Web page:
Captain America: Civil War isn’t officially an Avengers movie, but I already wish they’d kept Joss Whedon to direct it.
In many ways, Civil War is The Avengers: Age of Ultron Part 2. In the direct aftermath of that movie and the disaster in Sokovia, the New Avengers are involved in another disaster in Lagos, Nigeria. With support from Tony Stark (Robert Downey Jr.), Secretary of State Thaddeus Ross (William Hurt) presents the group with the Sokovia Accords, which put the group under U.N. oversight. The New Avengers fracture, with Stark saying they have no decision-making process in place and must be held accountable and Steve Rogers (Chris Evans) holding that international oversight could lead to disaster.
Meanwhile in what feels like a completely separate movie, the mysterious Helmut Zemo (Daniel Brühl) is seeking information on the Winter Soldier, Bucky Barnes (Sebastian Stan). Zemo sets his plan in motion by framing Barnes for bombing the U.N. meeting where the Accords are to be signed, setting Rogers on a frantic scramble to find his childhood friend before authorities carry out their kill-on-sight order. Rogers’ search immediately puts him outside the bounds of the Accords.
So, this movie uses actual colors, and while there are a shocking number of parents’ deaths as plot points, nobody’s first name is brought up. In context, releasing a month after Batman v Superman: Dawn of Justice after having that weird standoff where they were going to release the same day and a long string of promotional material that all looked exactly the same, it’s impossible to call Civil War bad. The bar has been set too low. But out of that context, this movie should have been a lot better than it is.
This movie was eight years in the making. Over the course of the past dozen films — literally, a dozen of them — we’ve seen Stark go from a devil-may-care playboy who sells bombs and doesn’t ask where they go off to trying to end war, first by taking everybody’s guns away, then by creating Ultron and now by treating his own friends like nukes — and he’s got an argument. Rogers has gone from a hard-line government man and even a propaganda object to someone with a deep distrust of the government. Civil War is the movie where those conflicting views on authority and all the heartbreak that lead these characters to their stances was supposed to explode onto the screen, and it doesn’t. It kind of walks on, waves and off, like a gorilla in an awareness test video.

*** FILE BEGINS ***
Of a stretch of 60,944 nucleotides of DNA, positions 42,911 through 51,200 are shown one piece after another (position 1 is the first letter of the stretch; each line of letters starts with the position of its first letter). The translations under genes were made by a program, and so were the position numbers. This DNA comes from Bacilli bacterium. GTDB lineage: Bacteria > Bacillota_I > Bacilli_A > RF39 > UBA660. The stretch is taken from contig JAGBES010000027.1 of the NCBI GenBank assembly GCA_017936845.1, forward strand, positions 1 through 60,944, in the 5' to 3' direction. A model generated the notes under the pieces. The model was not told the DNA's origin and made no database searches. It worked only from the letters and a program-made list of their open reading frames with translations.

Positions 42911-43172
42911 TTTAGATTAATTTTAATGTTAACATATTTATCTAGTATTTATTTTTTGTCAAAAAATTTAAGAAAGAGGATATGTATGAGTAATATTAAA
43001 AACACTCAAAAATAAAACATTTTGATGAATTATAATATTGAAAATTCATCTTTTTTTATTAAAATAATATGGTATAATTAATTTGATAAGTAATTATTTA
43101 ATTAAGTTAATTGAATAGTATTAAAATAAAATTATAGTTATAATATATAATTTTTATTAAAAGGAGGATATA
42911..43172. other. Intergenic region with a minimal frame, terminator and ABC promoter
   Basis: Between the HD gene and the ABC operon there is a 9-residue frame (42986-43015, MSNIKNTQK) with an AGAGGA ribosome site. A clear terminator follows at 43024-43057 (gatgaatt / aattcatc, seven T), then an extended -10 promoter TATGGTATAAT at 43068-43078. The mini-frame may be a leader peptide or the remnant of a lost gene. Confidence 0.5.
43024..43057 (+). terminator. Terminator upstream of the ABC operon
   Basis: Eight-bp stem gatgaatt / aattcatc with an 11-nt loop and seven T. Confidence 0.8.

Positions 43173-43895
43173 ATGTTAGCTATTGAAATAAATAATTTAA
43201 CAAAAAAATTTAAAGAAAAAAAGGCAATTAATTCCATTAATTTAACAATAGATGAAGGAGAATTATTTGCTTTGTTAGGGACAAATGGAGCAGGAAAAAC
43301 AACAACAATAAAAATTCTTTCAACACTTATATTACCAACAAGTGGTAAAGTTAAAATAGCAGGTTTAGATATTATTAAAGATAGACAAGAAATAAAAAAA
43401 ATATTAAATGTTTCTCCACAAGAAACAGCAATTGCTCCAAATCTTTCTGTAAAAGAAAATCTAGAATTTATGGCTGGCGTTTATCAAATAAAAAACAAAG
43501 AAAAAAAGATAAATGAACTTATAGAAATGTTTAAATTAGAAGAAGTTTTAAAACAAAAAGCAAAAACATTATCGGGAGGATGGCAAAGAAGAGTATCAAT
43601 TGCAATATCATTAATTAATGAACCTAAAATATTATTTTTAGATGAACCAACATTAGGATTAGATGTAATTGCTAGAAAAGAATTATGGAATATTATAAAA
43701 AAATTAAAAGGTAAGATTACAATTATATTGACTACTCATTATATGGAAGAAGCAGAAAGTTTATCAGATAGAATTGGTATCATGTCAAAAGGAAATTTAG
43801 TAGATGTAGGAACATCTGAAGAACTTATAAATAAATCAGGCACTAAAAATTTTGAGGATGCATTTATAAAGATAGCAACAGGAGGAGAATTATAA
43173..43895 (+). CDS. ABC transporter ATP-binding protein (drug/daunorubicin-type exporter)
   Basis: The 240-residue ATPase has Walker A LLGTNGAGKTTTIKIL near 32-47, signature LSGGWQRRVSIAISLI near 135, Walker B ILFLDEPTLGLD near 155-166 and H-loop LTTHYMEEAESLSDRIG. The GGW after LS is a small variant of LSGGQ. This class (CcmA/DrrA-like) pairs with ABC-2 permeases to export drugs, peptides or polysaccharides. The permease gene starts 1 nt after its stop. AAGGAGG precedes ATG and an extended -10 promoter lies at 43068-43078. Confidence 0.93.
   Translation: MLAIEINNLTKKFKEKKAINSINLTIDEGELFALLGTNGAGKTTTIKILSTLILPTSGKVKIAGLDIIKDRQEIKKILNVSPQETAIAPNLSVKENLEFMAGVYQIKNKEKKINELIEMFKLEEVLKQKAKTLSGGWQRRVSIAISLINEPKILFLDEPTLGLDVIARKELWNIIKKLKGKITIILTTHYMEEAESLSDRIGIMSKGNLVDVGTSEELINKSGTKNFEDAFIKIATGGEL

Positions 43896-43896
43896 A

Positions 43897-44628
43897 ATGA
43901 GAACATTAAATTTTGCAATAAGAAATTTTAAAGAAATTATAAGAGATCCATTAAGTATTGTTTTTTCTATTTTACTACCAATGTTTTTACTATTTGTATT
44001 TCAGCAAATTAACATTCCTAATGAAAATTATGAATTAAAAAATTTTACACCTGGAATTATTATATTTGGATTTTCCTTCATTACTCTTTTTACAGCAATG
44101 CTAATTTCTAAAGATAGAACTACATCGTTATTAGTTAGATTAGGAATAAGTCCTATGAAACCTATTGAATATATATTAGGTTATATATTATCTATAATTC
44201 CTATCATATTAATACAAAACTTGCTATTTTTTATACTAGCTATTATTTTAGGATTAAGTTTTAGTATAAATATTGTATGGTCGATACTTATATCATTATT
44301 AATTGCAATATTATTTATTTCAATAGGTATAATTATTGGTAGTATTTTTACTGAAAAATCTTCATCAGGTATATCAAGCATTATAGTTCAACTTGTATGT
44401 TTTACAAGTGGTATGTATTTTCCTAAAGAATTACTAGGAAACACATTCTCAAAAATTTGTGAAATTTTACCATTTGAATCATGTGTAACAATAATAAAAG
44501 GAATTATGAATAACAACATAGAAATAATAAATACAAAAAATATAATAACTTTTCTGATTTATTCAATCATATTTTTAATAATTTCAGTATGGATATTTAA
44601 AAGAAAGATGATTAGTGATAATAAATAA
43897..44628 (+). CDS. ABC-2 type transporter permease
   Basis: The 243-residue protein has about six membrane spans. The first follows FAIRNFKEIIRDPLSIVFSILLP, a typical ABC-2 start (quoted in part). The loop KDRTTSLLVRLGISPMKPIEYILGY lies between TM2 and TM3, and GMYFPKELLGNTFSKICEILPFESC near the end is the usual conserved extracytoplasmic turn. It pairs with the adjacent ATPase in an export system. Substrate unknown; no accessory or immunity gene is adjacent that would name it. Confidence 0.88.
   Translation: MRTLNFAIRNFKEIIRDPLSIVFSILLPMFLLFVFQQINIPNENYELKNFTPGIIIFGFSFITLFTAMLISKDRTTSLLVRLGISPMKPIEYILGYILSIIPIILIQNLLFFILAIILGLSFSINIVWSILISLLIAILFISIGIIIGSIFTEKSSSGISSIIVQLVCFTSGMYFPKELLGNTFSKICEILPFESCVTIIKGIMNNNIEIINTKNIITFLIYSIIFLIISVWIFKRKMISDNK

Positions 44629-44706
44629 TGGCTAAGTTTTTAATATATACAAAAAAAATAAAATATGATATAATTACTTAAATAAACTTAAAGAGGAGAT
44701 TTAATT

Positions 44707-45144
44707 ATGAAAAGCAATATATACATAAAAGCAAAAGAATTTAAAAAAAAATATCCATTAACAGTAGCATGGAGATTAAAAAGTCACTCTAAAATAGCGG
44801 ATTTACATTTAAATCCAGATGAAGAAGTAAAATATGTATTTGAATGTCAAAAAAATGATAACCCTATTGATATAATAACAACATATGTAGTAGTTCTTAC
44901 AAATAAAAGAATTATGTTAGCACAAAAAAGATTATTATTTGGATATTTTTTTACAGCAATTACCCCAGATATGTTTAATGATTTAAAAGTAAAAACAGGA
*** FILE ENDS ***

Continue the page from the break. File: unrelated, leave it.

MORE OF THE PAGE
Almost all of this movie’s problems stem from its tone. Civil War is pandemonium. This is a movie that has no idea what kind of movie it wants to be or how it wants to make the audience feel. In several key junctures when the tension is really starting to mount, it cuts away to a vaguely sinister rom-com scene between Vision (Paul Bettany) and Wanda Maximoff (Elizabeth Olsen) or a tracking shot of Peter Parker’s (Tom Holland) butt — a shot with which his character is introduced, by the way — leading into a scene where Stark won’t stop hitting on Aunt May (Marisa Tomei). The movie never holds on to its momentum, either because the plot is too convoluted or because it just doesn’t want to.
The tonal inconsistency is more than just scene-to-scene — in some cases, it’s shot-to-shot. The big airstrip fight scene, when all the movie’s superheroes come together and have it out, is the most prominent and most egregious culprit. Almost every fight is undermined by the combatants cracking wise. It makes sense for Spider-Man or Ant-Man (Paul Rudd), witty characters who don’t really have horses in the race, but everybody’s doing it. From moment to moment to moment, you go from characters who have stood by each other and saved the world once or twice coming to blows over the role of heroism on the world stage to a light-hearted moment between old friends. Even aside from the obnoxious shaky-cam making the action barely followable, it’s almost impossible to get into the scene emotionally.
With two very similar Captain America movies under their belts, it’s clear where Avengers 3 directors Anthony and Joe Russo want to take these movies, and it’s an about face for the franchise. Batman Begins changed superhero movies forever in 2005 by grounding Batman in realism, creating a feeling that Marvel masterfully recreated in its first phase and that DC has been falling all over itself trying to recreate ever since. Some of the best scenes in Iron Man are of Stark testing his inventions. We see the power he’s working with put into context, and the movie makes a genuine effort at building a flight suit. We see it again in Captain America: The First Avenger when Rogers chases down a car, a sequence shot to make this feat of strength feel as world-breaking as it is. Even in movies with more fantastic characters like Thor and Hulk, the movies are still clearly set in a real world and their displays of power are as truly fantastic as they should be.